Yesterday in Niš, southern Serbia I bought this street food pictured:

Mystery Serbian street food

It looked and tasted like deep fried batter, how fish from a fish and chip shop might look in Australia where I'm from.

It had no filling and I was offered a choice of sugar or salt. It was very inexpensive, maybe 25 Eurocents.

I'm interested in its Serbian name but also if it's more widespread I'm also interested in what it's called elsewhere, variants etc. And of course what it is made of: dough? batter? wheat?

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    Chinese bakeries i've been to (in, er, London) often sell 'fried dough', which looks just like this, and is hard and savoury, so quite unlike a western doughnut. The so-called experts have more to say on it. Commented Sep 12, 2011 at 21:32
  • I remember something very similar in preparation in Panama but it tasted different, possibly due to what they fried it in. It may or may not have been called carimañola or biñuelo and was one of the typical breakfast and street foods taking the place of tortilla, which doesn't seem to be used in Panama. Commented Sep 12, 2011 at 21:39
  • The Panamanian one may well have been a buñuelo (meaning from Buñol, a town which is internationally more famous for its tomato-throwing festival). Commented Sep 26, 2013 at 12:43
  • @PeterTaylor: I think you're right. In fact I even asked a question on spanish.SE about them a while ago because in Panama I kept seeing the odd spelling "biñuelo" for them! Commented Sep 26, 2013 at 13:05

4 Answers 4


That's not batter, that's yeast dough. It is called Мекица (transliteration: mekitza) in Bulgarian, Google Translate says the Serbian word is Колачи (transliteration: kolachi), which I find somewhat strange, as in Bulgarian, колачета is a different food. Maybe somebody can supply the correct Serbian word (or affirm that kolachi is correct).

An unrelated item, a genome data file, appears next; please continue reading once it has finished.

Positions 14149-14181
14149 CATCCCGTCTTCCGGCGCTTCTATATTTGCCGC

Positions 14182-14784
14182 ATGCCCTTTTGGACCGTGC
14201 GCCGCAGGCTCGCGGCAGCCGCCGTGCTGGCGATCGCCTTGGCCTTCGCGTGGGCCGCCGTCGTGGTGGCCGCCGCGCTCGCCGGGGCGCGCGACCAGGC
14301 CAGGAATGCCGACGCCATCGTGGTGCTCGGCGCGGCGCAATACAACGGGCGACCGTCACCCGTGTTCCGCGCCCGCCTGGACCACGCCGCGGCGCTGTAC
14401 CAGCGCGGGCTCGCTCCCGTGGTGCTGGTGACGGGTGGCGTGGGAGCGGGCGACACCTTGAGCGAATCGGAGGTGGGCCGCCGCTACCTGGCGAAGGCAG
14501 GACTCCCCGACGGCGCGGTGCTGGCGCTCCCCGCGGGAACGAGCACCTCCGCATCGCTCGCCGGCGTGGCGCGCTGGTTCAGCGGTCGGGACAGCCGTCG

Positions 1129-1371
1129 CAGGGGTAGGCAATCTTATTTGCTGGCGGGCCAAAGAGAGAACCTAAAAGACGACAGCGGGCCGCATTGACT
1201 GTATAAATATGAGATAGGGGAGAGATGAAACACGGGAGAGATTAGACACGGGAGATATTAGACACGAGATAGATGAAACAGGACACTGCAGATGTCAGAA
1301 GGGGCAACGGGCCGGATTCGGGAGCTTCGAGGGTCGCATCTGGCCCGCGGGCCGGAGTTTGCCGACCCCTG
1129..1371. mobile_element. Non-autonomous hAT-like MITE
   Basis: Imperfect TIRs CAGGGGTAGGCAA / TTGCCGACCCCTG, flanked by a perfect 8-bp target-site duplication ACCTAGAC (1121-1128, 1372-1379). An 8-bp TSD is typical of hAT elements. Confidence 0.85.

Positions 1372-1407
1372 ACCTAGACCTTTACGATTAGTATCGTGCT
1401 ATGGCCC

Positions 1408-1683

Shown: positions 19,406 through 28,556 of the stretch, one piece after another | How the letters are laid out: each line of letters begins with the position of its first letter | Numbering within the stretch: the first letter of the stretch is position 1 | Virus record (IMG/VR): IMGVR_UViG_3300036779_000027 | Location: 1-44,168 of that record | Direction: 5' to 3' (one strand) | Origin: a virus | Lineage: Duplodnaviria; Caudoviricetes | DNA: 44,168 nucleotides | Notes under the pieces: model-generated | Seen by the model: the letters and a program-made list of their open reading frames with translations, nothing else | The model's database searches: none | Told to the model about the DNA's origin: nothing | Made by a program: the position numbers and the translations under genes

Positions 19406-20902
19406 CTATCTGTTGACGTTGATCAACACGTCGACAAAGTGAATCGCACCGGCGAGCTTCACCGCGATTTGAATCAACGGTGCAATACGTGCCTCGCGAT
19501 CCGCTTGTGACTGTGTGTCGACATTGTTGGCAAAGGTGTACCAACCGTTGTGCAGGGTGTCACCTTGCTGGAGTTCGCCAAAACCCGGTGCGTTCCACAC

In itself, it is a very simple food. You just take normal bread dough, stretch it thin (the Bulgarian version is flat and more round, this one may have been adapted to street eating) and deep-fry it. There are two types, the evenly thick as you have it in the picture, and the one which is transparently thin in the middle with a very thick edge (the styles don't have their own names). It is usually eaten for breakfast. The simplest way to eat it is with confectioner's sugar sprinkled over it, but you can also spread jam on it or put feta pieces.

I don't know about the geographical spread of мекици. Wikipedia suggests there is a Hungarian equivalent called lángos.

A similar food with much wider distribution is made from a softer, almost liquid yeast dough, which, unlike simple bread dough, contains eggs and fat. The American word is doughnut, in Germany it is called Krapfen, and many European languages have a word derived from Krapfen, e.g. the Serbian крофне (krofne). Note that the shape differs (the American doughnut is a torus, the Krapfen has an almost spherical lens form, and the French beignet is square), but the dough is roughly the same. There are too many variations to list, Wikipedia has a very long list if you are interested.